Nottinghamshire’s Michael Lumb has backed captain Stuart Broad after he moved to criticise umpires after a thunderstorm washed out England’s ICC World Twenty20 opener against New Zealand, handing the Kiwis a nine-run victory by virtue of the Duckworth-Lewis method.

A deluge ended the match after 5.2 overs, just long enough to for a result to be obtained, New Zealand benefitting from canny batting from captain Brendon McCullum.

Well behind in after four overs, McCullum, quickly went on the offensive in the fifth, his thunderous boundaries met with a backdrop of lightning.

Broad, however, cited safety concerns in his post-match comments aimed at umpires Aleem Dar and Paul Reiffel that have since seen him fined by the ICC. 

Lumb is no stranger to the effects of lightning, his upbringing in South Africa punctuated by tragic tales courtesy of one of nature’s most destructive forces.

"I grew up in Jo'burg, so I'm a bit scared of lightning, so I wasn't too happy about it," he said.

"When I was at school, the girls school went on a camp, and five of them died. A tree got hit and they were camping under the tree.

“At my primary school the tennis courts got hit, everyone on the field got knocked out, their shoes got burnt, the top of their heads got burned.

“At the local Bryanston Country Club, a father and son walking back from the driving range, it wasn't even raining, they got hit. They died.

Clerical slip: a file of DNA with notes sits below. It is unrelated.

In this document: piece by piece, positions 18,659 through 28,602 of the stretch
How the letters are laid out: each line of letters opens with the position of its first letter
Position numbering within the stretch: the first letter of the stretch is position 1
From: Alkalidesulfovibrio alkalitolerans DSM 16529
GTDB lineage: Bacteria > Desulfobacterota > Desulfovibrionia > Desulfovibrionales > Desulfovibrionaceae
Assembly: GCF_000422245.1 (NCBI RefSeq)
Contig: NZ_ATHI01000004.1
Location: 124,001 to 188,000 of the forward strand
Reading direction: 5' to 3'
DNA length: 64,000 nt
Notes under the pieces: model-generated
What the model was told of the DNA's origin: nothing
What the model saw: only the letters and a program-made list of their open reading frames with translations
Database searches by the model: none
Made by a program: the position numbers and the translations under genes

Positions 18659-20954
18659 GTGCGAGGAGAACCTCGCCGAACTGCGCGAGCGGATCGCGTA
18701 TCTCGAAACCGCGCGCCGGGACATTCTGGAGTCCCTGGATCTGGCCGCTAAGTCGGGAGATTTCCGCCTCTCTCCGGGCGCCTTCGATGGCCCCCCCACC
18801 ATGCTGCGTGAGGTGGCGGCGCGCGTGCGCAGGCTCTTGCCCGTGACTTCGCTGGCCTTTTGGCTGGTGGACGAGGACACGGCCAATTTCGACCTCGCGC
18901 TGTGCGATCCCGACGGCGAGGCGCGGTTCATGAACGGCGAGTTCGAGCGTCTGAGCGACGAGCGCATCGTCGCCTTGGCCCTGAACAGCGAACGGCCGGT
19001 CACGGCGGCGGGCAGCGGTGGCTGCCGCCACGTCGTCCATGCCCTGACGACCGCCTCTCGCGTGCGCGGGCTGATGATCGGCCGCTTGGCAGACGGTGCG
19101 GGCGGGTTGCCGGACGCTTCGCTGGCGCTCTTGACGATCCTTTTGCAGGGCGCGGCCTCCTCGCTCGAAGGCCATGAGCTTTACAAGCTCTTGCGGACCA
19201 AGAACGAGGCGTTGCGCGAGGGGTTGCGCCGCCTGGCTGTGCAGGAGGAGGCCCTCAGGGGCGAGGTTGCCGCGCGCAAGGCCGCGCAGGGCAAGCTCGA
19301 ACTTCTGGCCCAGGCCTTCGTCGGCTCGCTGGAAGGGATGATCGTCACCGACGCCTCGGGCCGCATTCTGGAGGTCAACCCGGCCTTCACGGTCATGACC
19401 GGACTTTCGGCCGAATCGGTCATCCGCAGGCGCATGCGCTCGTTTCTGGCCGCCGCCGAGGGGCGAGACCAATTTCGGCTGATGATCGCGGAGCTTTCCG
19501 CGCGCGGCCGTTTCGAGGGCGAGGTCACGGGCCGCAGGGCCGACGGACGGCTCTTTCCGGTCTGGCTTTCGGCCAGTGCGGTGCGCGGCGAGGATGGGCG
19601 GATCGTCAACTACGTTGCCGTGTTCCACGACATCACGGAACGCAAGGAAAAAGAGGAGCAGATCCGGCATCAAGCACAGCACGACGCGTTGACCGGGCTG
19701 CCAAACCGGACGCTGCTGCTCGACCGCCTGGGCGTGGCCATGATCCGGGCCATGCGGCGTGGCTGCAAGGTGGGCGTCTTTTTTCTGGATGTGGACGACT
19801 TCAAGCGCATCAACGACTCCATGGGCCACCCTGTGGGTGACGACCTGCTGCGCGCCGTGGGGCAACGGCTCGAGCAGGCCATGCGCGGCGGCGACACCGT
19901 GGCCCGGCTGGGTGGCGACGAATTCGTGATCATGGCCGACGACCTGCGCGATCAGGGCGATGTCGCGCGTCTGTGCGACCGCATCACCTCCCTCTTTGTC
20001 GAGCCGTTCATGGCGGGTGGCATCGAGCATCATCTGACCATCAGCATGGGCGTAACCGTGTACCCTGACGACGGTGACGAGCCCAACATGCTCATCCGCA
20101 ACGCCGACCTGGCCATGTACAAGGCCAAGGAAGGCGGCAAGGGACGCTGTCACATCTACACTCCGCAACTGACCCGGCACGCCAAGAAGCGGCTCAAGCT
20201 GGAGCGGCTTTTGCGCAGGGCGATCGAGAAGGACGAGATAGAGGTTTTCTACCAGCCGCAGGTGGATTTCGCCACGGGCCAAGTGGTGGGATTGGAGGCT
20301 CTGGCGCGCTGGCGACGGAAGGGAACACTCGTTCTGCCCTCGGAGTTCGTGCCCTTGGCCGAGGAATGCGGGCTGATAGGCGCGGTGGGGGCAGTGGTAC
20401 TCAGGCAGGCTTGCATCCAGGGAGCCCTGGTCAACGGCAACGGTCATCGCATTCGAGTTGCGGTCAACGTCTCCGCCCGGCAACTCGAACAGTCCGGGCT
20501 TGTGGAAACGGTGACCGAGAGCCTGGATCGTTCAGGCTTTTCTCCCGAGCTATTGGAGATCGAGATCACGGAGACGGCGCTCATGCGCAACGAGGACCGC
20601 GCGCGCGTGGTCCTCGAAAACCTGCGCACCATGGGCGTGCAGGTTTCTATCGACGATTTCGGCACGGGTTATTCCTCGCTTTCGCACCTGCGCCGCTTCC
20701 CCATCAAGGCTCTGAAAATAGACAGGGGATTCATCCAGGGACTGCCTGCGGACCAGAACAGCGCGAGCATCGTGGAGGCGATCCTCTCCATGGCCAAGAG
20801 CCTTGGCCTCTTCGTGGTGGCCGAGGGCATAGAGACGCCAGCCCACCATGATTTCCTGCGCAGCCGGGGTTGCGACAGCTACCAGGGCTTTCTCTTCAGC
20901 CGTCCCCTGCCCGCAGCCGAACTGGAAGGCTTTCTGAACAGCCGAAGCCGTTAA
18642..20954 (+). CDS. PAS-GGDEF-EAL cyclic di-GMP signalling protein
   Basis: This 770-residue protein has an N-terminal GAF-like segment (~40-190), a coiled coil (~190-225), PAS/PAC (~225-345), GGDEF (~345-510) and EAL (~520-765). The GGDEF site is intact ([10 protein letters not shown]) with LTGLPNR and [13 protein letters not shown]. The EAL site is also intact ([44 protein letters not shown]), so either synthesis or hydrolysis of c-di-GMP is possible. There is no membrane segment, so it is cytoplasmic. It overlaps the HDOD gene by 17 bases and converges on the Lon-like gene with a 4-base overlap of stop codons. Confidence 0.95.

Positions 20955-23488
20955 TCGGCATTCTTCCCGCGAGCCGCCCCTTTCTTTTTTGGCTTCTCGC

“It's a regular thing over there. You just don't play with it. It's dangerous, it takes lives."

ICC regulations state that any decision to suspend play due to adverse weather conditions lies solely with the umpire, though the ECB have requested an overview into the regulations – pushing for play to be suspended at the first signs of lightning.

This is an especially prevalent issue in Bangladesh, where there are more fatalities because of lightning than any other country in the world. 

"You just don't play with it. It's dangerous, it takes lives." Michael Lumb

"I was at deep square leg, I heard the rumble,” said Lumb. 

“I thought it was an aeroplane at first. Then the rumble got closer, and I thought 'oh, that's thunder'. Then there were a couple of flashes, and it got really close. 

"I don't know the rules and regs, but from a safety point of view, you should have been off the field.”

"It was a dangerous place to be. That's the long and the short of it.

You wouldn't be out there on a golf course. It's the reason they have those sirens, because it's dangerous.

“If this was a golf course, we wouldn't have been on the course. The siren would have gone off and we would have been sat in the clubhouse.”

England return to Trent Bridge this summer to face India in the first Investec Test Match. With tickets moving quickly, don't miss the chance to see international cricket return to Nottinghamshire and secure your seats now.